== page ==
5 BAD HABITS

One of the secrets to improving your photography is breaking bad habits. You may be making some mistakes unconsciously, which is why we're here to help you identify and overcome those bad habits. With determination and practice, you can work on becoming a photographer with good practices instead. 

5 Bad Photography Habits to Break Today

While these habits may not totally ruin your images, they can affect your perspective and attitude towards photography. Now, let's spot some of the things you should not do as a photographer.

Relying on Auto Mode

Letting your camera do all the work inhibits you from thinking about both the technical and creative aspects of photography. Hence, start by learning how to tweak camera settings to hone your photography skills. 

The four main camera modes are:

  • Manual: Gives you full manual control of shutter speed and aperture. 
  • Program: Camera chooses the shutter speed and aperture based on the amount of light that passes through the lens. 
  • Shutter Priority: Manually setting the shutter speed, and the camera automatically selects the right aperture. 
  • Aperture Priority: Manually setting the aperture while the camera picks the appropriate shutter speed. 

Practicing all camera modes enables you to take control over settings, focus, exposure, and available light. Learning how to switch from one mode to another allows you to think and use the appropriate mode depending on the shoot. 

Acting Unsure After You Take a Photo

The number one way to make your subject feel uncomfortable during a shoot is by saying something negative after you take their photo. For example, if you’re posing someone while shooting high school portraits and start to take their photo before realizing the pose looks awkward, don’t look at the back of the camera and say something like, “Oh, that didn’t turn out very good.” Not only might the senior be concerned that they look bad, but they may also start to doubt your skills and abilities as a photographer.

Instead, once you realize that something isn’t working with the pose, say something like, “Okay, great - let’s move on!” The goal is to transition into something else without the client knowing that the previous pose didn’t actually work out.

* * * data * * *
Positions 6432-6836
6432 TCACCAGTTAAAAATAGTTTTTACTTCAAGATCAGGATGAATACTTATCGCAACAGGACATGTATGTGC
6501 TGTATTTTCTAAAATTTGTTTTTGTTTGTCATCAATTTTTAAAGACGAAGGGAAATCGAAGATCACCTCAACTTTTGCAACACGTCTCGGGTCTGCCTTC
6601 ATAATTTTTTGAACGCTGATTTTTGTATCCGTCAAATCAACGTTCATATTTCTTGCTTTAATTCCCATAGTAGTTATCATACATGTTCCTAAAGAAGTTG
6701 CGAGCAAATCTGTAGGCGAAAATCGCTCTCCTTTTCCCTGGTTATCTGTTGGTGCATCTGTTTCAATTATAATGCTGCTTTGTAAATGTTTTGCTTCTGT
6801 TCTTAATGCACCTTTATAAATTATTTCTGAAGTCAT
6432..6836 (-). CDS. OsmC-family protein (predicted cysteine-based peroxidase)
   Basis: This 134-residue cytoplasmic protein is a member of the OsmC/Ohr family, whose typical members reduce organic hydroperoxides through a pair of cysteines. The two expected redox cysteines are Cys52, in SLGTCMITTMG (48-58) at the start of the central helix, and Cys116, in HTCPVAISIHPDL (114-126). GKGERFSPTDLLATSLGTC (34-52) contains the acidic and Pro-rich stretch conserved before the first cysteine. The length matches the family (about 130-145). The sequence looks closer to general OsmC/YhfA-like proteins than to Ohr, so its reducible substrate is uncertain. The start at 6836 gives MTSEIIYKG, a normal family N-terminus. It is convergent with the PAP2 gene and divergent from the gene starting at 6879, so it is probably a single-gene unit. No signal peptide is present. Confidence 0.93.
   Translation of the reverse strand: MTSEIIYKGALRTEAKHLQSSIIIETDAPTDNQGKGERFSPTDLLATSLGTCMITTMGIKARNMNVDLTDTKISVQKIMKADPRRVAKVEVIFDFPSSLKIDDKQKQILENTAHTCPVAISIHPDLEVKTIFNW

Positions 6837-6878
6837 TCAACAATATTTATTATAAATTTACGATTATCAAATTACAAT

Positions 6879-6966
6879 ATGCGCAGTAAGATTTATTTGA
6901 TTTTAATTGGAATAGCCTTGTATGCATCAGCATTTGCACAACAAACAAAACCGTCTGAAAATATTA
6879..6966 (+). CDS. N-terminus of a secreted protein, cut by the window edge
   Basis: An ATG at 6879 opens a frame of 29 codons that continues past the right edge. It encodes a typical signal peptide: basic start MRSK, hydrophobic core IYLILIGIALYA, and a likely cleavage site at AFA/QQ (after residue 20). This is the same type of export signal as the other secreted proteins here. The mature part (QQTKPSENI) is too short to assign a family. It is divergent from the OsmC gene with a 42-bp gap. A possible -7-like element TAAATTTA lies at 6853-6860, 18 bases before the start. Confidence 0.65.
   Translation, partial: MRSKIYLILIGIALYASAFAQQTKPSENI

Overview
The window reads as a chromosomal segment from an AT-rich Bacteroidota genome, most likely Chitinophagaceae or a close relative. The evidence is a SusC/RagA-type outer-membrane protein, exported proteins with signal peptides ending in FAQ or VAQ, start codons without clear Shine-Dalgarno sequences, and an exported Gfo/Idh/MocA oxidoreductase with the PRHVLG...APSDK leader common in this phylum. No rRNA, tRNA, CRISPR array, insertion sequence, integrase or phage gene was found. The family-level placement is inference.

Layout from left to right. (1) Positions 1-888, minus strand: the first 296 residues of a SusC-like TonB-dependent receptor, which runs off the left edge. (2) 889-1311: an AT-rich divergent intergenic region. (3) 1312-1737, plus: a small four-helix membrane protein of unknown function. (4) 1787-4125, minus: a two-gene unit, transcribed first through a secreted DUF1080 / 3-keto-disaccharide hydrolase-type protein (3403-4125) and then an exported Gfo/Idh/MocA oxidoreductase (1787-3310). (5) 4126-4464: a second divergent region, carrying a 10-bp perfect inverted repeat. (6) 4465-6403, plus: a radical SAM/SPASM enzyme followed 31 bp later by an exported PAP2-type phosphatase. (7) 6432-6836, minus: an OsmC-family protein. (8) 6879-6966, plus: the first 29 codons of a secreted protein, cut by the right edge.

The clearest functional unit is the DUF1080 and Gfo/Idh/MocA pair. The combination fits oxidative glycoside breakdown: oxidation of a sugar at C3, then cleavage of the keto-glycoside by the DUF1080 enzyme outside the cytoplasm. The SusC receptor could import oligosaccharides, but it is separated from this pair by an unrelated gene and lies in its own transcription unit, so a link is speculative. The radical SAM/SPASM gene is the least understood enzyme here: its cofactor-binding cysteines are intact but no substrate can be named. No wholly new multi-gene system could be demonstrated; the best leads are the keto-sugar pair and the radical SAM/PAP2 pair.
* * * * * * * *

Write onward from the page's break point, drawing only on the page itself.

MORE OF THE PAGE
Not Studying Lighting

Lighting is one of the key aspects of photography. The bad habit of not paying attention to lighting can produce unnecessary shadows and noise in your pictures. If you understand how to combine light with the right aperture, shutter speed, ISO, you can capture evenly exposed photos. 

Try to know as much as you can about good lighting, from natural lighting to the use of strobes. Learning how to work with light will make the difference in an image's composition, brightness, tone, and mood.

Using Only One Lens

There are photographers who have the bad habit of carrying only a single lens because they think it's enough. In some cases, they fail to bring another lens with a different focal length because they don't want to carry too much equipment. Don’t fall for this.

Bringing a 50mm lens with an aperture of f/1.8 works for low-light and portrait shots. Meanwhile, a 24mm wide-angle lens is more suitable for architectural images because of its exaggerated perspective. On the other hand, it's better to use a 75-300mm zoom lens for creative and sports photography.

Forgetting to Clean Your Camera

If you use your camera regularly, it can gather dust or smudges on the sensor, mirror, and lens glass. If you are a landscape photographer who usually travels to beaches, forests, and other outdoor sceneries, the camera can collect dirt, grime, and sand. 

While you don't need to clean your camera after every shot, it's best to do some cleaning once a week. Not only will cleaning keep your gears in tip-top shape, you can also avoid spending hours removing dust specs during post-processing.

Final Thoughts 

Getting your hands on a camera can be exciting, causing you to simply click the shutter button to your heart's content and overlook some crucial factors. Remember that the only way not to commit mistakes is to stop making them now. Let's break a bad photography habit today! 

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